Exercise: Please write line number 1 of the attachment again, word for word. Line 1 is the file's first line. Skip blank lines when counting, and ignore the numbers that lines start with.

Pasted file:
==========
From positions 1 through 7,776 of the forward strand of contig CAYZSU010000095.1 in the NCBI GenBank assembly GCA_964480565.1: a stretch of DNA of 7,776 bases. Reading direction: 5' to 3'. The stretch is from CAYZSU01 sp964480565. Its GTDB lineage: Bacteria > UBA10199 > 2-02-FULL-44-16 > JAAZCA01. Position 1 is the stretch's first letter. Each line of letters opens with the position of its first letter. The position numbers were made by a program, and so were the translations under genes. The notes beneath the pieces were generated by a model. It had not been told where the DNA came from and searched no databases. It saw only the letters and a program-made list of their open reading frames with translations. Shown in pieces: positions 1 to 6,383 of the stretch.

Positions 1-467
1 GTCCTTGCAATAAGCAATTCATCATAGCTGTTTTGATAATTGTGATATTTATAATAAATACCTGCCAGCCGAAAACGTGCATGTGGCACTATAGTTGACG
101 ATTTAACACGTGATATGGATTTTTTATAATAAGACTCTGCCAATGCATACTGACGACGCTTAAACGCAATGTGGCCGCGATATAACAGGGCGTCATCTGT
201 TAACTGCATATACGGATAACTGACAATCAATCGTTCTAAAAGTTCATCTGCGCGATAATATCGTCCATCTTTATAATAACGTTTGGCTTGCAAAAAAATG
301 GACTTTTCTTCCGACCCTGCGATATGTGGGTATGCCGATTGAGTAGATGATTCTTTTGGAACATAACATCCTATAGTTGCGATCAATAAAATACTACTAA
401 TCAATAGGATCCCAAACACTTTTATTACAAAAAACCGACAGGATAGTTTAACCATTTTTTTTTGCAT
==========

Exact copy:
From positions 1 through 7,776 of the forward strand of contig CAYZSU010000095.1 in the NCBI GenBank assembly GCA_964480565.1: a stretch of DNA of 7,776 bases. Reading direction: 5' to 3'. The stretch is from CAYZSU01 sp964480565. Its GTDB lineage: Bacteria > UBA10199 > 2-02-FULL-44-16 > JAAZCA01. Position 1 is the stretch's first letter. Each line of letters opens with the position of its first letter. The position numbers were made by a program, and so were the translations under genes. The notes beneath the pieces were generated by a model. It had not been told where the DNA came from and searched no databases. It saw only the letters and a program-made list of their open reading frames with translations. Shown in pieces: positions 1 to 6,383 of the stretch.